In this case the swagger IDs will both be “Company_Get”, and the generation of the swagger json content will work, but if you try to run autorest or swagger-codegen on this they will fail.

The solution is to create a custom attribute to apply to the methods like so

// Attribute
namespace MyCompany.MyProject.Attributes
public sealed class SwaggerOperationAttribute : Attribute
public SwaggerOperationAttribute(string operationId)
this.OperationId = operationId;

public string OperationId { get; private set; }


namespace MyCompany.MyProject.Filters
public class SwaggerOperationNameFilter : IOperationFilter
public void Apply(Operation operation, SchemaRegistry schemaRegistry, ApiDescription apiDescription)
operation.operationId = apiDescription.ActionDescriptor
.Select(a =&gt; a.OperationId)

//SwaggerConfig.cs file
namespace MyCompany.MyProject
public class SwaggerConfig
private static string GetXmlCommentsPath()
return string.Format(@&quot;{0}\MyCompany.MyProject.XML&quot;,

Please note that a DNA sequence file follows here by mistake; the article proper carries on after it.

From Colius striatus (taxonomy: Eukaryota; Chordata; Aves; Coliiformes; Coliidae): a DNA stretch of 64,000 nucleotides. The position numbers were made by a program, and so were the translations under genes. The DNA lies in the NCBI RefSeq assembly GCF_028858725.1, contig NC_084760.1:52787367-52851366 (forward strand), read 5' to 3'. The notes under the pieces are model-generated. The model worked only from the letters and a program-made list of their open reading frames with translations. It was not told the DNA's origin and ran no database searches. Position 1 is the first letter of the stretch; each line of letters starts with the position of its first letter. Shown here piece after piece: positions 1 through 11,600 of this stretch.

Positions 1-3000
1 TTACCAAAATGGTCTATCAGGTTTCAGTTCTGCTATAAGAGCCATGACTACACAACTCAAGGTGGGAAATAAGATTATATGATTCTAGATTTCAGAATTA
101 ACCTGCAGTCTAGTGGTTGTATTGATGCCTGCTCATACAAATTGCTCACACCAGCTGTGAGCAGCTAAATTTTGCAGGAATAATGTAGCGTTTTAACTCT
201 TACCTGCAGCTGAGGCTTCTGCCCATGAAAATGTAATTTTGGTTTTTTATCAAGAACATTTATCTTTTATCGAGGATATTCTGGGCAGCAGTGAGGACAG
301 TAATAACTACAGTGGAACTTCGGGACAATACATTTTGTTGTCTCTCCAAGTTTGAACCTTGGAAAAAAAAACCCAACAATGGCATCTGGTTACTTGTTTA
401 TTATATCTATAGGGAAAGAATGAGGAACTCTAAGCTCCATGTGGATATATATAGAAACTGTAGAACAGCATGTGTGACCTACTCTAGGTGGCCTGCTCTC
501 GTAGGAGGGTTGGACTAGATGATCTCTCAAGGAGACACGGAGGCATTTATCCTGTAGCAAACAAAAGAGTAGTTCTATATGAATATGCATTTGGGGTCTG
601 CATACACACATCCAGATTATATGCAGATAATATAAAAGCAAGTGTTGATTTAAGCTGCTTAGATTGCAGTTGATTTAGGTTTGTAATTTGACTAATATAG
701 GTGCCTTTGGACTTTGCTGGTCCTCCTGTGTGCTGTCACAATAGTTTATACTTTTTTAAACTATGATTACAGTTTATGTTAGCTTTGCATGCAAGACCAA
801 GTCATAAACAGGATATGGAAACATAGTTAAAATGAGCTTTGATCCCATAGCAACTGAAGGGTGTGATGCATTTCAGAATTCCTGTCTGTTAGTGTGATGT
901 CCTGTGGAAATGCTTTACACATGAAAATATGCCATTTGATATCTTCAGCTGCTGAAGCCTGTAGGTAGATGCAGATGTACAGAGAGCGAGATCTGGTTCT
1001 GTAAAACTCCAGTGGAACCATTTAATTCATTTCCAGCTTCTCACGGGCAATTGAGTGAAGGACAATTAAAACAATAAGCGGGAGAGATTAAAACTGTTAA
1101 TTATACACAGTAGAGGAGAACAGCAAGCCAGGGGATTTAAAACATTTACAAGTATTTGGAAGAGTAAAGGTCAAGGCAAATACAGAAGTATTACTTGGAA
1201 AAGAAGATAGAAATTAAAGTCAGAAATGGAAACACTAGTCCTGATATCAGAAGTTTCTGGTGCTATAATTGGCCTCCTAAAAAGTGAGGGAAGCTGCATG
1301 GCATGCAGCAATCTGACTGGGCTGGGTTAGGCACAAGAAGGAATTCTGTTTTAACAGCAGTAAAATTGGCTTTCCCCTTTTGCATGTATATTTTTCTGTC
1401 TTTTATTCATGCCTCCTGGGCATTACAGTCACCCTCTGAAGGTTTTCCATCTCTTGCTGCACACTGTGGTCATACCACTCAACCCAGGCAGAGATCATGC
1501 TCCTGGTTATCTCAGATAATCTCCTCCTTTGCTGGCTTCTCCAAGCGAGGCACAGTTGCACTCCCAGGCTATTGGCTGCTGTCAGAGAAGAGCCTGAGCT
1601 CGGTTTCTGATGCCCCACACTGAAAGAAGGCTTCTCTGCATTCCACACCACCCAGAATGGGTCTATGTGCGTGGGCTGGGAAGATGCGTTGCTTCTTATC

public static void Register()

var thisAssembly = typeof(SwaggerConfig).Assembly;

.EnableSwagger(c =&gt;


// the above is for comments doco that i will talk about next.

// there will be a LOT of additional code here that I have omitted





Then apply like this:

public Company CompanyGet(int id)
// code here

public List&lt;Company&gt; CompanyGet()
// code here

Also mentioned I the MS article is XML code comments, these are awesome for documentation, but make sure you don’t have any potty mouth programmers

This is pretty straight forward, see the setting below


The issue we had though was packaging them with octopus as it’s an output file that is generated at build time. We use the octopack nuget package to wrap up our web projects, so in order to package build-time output (other than bin folder content) we need to create a nuspec file in the project. Octopack will default to using this instead of the csproj file if it has the same name.

e.g. if you project is called MyCompany.Myproject.csproj, create a nuspec file in this project called MyCompany.MyProject.nuspec.

Once you add a file tag into the nuspec file this will override octopack ebnhaviour of looking up the csproj file for files, but you can override this behavior by using this msbuild switch.